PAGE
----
If you are an early releaser of the club, you need to be keenly aware of getting off your back foot early in the downswing. The reason this is an inside-out related swing issue is because if you come over the top with an early release, you usually do not crash. But casting from the inside is a death move.

The Bottom Line: If you tend to hook the ball, your miss is probably a shallow fat shot shot. If you tend to slice the ball, your miss is most likely a steep fat shot.

Thinking about the corrections above will help both issues.

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Dennis Clark is a PGA Master Professional. Clark has taught the game of golf for more than 30 years to golfers all across the country, and is recognized as one of the leading teachers in the country by all the major golf publications. He is also is a seven-time PGA award winner who has earned the following distinctions: -- Teacher of the Year, Philadelphia Section PGA -- Teacher of the Year, Golfers Journal -- Top Teacher in Pennsylvania, Golf Magazine -- Top Teacher in Mid Atlantic Region, Golf Digest -- Earned PGA Advanced Specialty certification in Teaching/Coaching Golf -- Achieved Master Professional Status (held by less than 2 percent of PGA members) -- PGA Merchandiser of the Year, Tri State Section PGA -- Golf Professional of the Year, Tri State Section PGA -- Presidents Plaque Award for Promotion and Growth of the Game of Golf -- Junior Golf Leader, Tri State section PGA -- Served on Tri State PGA Board of Directors. Clark is also former Director of Golf and Instruction at Nemacolin Woodlands Resort. He now directs his own school, The Dennis Clark Golf Academy at the JW Marriott Marco Island in Naples, Fla.. He can be reached at dennisclarkgolf@gmail.com

12 Comments

12 Comments

  1. Gian11

    Apr 13, 2016 at 10:13 pm

    Spot on. I have this problem before and the cause is from shallow aoa.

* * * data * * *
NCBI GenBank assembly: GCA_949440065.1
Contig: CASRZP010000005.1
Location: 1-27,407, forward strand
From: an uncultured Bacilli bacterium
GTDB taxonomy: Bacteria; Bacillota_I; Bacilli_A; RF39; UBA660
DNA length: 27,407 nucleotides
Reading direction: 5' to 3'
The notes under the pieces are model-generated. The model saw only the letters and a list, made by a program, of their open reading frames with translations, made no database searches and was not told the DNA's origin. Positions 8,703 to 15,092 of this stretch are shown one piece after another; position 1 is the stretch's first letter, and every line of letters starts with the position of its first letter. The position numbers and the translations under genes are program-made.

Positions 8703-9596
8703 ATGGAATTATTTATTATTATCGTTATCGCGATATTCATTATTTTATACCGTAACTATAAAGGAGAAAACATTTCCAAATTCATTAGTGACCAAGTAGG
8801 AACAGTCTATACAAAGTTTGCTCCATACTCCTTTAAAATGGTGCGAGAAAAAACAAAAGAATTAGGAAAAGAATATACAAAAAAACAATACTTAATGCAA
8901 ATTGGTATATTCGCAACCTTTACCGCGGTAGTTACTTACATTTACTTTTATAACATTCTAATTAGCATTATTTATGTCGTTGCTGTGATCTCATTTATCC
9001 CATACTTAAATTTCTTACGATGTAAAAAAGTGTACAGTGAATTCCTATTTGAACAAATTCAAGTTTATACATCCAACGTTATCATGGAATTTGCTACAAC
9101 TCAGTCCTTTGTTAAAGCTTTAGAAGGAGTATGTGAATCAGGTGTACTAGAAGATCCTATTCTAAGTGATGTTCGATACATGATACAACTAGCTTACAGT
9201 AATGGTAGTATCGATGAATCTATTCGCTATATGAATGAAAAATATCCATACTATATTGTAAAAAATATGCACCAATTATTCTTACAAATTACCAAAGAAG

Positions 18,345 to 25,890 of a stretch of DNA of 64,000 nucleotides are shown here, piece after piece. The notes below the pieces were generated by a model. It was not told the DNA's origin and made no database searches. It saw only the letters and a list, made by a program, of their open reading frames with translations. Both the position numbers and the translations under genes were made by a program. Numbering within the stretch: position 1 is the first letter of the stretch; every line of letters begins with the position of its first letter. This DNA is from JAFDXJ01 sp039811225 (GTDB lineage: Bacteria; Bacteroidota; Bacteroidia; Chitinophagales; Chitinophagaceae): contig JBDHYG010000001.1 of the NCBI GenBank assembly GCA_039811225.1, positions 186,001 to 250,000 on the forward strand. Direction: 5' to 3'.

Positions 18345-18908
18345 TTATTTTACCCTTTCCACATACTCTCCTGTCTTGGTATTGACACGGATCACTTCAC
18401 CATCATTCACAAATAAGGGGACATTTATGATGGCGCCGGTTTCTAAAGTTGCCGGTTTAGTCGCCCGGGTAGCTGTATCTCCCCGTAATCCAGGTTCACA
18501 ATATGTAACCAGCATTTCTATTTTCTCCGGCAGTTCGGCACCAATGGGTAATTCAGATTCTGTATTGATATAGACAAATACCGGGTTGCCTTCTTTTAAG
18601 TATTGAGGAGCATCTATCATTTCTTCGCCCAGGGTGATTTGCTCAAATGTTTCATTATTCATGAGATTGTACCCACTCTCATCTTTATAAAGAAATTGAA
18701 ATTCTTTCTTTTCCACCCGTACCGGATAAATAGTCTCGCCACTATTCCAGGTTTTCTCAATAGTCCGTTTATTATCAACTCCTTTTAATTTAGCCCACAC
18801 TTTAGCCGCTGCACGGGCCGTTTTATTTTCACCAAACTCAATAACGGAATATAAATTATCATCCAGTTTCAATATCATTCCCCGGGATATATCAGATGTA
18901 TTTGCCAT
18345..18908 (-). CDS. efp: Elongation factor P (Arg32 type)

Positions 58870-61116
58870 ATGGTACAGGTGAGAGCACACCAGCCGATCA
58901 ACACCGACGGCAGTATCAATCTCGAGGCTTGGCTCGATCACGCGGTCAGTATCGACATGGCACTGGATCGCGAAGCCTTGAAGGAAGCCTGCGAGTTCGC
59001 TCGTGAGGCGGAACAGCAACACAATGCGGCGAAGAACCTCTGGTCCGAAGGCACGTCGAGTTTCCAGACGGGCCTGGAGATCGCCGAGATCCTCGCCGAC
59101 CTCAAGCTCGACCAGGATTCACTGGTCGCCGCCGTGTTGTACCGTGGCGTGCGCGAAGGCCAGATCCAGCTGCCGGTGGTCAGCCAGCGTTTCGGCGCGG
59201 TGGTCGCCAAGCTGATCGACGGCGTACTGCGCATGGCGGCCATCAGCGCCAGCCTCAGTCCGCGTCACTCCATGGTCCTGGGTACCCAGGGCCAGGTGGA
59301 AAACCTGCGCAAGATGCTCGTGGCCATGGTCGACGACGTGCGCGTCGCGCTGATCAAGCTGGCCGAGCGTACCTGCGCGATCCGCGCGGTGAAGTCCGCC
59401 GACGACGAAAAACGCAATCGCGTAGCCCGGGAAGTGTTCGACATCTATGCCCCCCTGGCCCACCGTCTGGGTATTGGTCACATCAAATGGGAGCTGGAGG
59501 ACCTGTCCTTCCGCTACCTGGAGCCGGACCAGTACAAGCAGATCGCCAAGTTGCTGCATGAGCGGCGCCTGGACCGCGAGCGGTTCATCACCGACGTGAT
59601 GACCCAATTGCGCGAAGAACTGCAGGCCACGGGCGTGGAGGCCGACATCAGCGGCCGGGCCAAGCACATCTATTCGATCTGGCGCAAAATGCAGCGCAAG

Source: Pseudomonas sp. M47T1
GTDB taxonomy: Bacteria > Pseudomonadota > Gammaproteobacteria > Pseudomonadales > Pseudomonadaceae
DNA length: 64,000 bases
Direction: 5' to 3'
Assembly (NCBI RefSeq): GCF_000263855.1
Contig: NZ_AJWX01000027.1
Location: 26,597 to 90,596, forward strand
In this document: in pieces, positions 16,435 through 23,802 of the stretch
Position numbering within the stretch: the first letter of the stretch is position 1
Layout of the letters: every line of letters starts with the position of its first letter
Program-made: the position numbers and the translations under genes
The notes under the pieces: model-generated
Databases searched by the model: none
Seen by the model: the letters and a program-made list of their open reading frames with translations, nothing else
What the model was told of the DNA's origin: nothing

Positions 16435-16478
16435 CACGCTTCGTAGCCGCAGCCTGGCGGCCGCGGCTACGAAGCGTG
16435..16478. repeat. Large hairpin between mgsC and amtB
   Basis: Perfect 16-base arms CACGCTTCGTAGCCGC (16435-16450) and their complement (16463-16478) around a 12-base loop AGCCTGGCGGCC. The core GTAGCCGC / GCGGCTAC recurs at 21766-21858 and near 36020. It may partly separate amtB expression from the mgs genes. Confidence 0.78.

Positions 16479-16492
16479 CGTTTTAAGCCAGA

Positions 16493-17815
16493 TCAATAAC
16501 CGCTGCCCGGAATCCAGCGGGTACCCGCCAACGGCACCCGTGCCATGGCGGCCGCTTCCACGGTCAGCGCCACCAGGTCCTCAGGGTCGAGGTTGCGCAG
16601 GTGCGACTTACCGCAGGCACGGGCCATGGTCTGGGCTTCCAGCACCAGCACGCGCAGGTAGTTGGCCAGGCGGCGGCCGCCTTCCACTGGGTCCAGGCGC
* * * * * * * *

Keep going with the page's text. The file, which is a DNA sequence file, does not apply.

2. cody

    Feb 12, 2015 at 6:23 pm

    could you explain what you mean by this statement? ” If you are an early releaser of the club, you need to be keenly aware of getting off your back foot early in the downswing.”

    I know that I lose posture and my right heel comes off the ground fast, but I do not rotate well. Seems that this statement may be related. i would like more explanation here. Thanks.

  3. Dennis Clark

    Jan 23, 2015 at 5:36 pm

    Several really; try this: Put an aim stick 2 inches behind the ball. Rest the club on the aim stick and try hitting some wedges without hitting the stick. Carefully!

  4. Ponjo

    Jan 23, 2015 at 1:16 pm

    I have been getting encouraged to get off the back foot by setting the club 6 – 9 inches behind the ball. This is probably the most beneficial movement I have been taught.

  5. Jarrette Schule

    Jan 23, 2015 at 12:03 pm

    any range drill suggestions for an early releaser such as myself?

  6. W. Scott

    Jan 22, 2015 at 5:23 pm

    Great article. I need the help. Thanks! Scott

  7. derek

    Jan 21, 2015 at 4:19 pm

    “Many people who hit the turf before the ball are pleasantly surprised when they simply raise their swing center a bit at address”
    I am not sure what u mean by this? please explain.

    • Dennis Clark

      Jan 21, 2015 at 7:16 pm

      Stand up a bit; don’t bend as much at the hips. Give you more room to swing your arms.

  8. Phat

    Jan 21, 2015 at 2:37 am

    Thanks Dennis, not sure if it fits somewhere in your summary above, but there’s also Trevino’s old simple tip of checking that your first few fingers of the left hand have an adequate grip on the top end of the shaft/grip. It seems to help me, so would that be mainly to prevent casting? Fix one flaw and you sometimes create another, it would seem…!

    • Dennis Clark

      Jan 21, 2015 at 7:57 am

      yes good point…pressure on the little and ring figure of the top hand is mostly an anti-hook measure (as mentioned by Hogan and Tom Watson most recently) but also retards ulnar deviation (casting). Very true.

  9. Nolanski